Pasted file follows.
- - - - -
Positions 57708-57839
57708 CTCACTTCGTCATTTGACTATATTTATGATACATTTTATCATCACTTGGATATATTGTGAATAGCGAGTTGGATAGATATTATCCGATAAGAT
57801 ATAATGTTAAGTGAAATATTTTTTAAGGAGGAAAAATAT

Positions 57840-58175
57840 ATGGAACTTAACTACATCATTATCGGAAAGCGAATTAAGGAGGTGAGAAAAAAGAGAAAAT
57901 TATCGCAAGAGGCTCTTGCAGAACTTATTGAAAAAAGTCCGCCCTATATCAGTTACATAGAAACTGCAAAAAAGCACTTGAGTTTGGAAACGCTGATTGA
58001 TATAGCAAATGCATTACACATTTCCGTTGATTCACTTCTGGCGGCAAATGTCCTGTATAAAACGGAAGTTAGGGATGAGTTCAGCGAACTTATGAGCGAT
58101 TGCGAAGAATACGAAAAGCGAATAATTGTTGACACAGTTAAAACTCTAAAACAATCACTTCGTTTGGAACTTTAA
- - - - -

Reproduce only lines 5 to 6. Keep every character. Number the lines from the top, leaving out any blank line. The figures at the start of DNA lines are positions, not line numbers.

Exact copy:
57840 ATGGAACTTAACTACATCATTATCGGAAAGCGAATTAAGGAGGTGAGAAAAAAGAGAAAAT
57901 TATCGCAAGAGGCTCTTGCAGAACTTATTGAAAAAAGTCCGCCCTATATCAGTTACATAGAAACTGCAAAAAAGCACTTGAGTTTGGAAACGCTGATTGA